Last Friday — Groundhog’s Day Eve —  Improv group “Bad Grammer” put on an excellent Groundhog Day-themed show in the Pollack auditorium. Their Facebook promotional photo showed Mitchell Redfield ’20’s face on a groundhog, and when they bounded onto the stage, they announced that they would check Redfield’s shadow when the show ended. 

The show began inauspiciously; for audience members arriving early to Pollack, the doors were locked, leaving them to stand out in the cold. Eventually someone called over University police to unlock the door. However, that was soon forgotten once “Bad Grammer” arrived. They introduced themselves with gusto and wasted no time in kicking off their short-form improv games, starting off with “Cube.” Four performers stood in a square and whichever two were closest to the audience put on a scene based on a suggestion from the audience. The scenes were wonderfully ridiculous, ranging from gerbil funerals to a conversation between a bee and a flower. 


TEAMWORK: Maya Satin ’19 and Sam Gelberg ’22 help each other create stories.


For the next game, three performers voiced each other’s characters —  a clumsy kid who broke a flamingo-patterned shower curtain, the kid’s grandfather and the shower curtain itself, whose ability to talk became part of the plot. After that came a love affair between a romantic English teacher and a lunch lady carried out while another performer sporadically yelled out changes in the location.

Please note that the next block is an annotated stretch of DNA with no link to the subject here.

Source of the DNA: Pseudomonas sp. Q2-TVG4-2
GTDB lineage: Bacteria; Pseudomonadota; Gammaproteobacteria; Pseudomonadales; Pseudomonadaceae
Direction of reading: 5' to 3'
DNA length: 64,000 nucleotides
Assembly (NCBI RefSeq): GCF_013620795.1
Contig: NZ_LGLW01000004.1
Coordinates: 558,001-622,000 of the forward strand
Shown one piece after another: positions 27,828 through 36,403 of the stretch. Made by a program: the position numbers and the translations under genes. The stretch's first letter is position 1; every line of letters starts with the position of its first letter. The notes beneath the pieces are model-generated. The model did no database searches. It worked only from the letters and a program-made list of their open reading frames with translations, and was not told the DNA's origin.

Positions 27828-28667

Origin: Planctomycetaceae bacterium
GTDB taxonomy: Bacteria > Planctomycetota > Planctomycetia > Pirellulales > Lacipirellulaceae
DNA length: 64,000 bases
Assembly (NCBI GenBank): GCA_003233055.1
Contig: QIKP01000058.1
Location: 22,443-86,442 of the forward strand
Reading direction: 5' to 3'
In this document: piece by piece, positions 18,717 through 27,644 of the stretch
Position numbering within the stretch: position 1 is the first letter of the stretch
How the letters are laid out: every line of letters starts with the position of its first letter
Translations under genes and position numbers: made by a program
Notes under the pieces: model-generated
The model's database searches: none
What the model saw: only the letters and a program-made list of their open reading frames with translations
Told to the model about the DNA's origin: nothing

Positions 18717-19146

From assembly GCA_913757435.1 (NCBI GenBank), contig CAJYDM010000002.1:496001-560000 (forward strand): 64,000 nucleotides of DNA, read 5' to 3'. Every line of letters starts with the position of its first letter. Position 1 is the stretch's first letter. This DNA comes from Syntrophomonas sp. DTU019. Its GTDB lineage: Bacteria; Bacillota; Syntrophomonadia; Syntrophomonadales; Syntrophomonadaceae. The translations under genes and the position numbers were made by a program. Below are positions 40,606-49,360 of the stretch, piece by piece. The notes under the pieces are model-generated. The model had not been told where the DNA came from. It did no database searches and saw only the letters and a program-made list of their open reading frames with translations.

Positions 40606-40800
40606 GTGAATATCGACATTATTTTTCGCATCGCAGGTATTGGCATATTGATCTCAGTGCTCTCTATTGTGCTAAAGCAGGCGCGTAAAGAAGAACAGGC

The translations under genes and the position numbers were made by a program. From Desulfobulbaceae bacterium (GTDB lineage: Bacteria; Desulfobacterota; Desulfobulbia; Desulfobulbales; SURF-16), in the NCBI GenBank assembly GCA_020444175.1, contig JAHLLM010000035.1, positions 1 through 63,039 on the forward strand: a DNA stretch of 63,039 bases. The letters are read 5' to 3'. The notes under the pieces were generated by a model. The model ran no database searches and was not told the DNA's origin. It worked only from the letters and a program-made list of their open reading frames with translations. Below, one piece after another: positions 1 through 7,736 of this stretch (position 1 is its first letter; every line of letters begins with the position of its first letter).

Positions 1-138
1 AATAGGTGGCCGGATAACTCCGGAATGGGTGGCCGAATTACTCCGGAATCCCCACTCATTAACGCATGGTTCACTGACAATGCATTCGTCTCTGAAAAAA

One of the highlights of the show was “Real Fake Cafe.” This game was a conversation between one real and one fictional person, but the catch was that the performers knew only who their counterpart was playing. The goal was to give the other performer enough hints for them to guess their character. By audience suggestion, the fake character was Michael Scott from “The Office,” and the real character was Ron Liebowitz. Kwesi Jones ’21, playing Michael Scott, started things off by crying “Roll ’Deis,” mentioning that Jason Kwan ’20’s Liebowitz was a busy guy and wondering if he would like to divest from fossil fuels. In his role as a waiter, Sam Gelberg ’22 helped the scene along by suggesting that Jones order “Scott”ch tape.

The show’s last short-form game was “Split Screen.” This game started with two performers on one side of the stage. When one left the stage, another performer would enter as that same character on the other side. The resulting scene depicted two kids being kidnapped, then killing their kidnapper and dumping the body into a lake. 

“Bad Grammer” ended the show with line games, in which the performers stand in a line and say witty one liners based on a theme. By request, the themes were “Sex with me is like…” and “Worlds Worst.” 

All of Bad Grammer’s sketches were unique and hilarious. The group members were magnificent both at integrating the audience into the show and adapting and playing off each other’s ideas. Here’s to six more weeks of improv.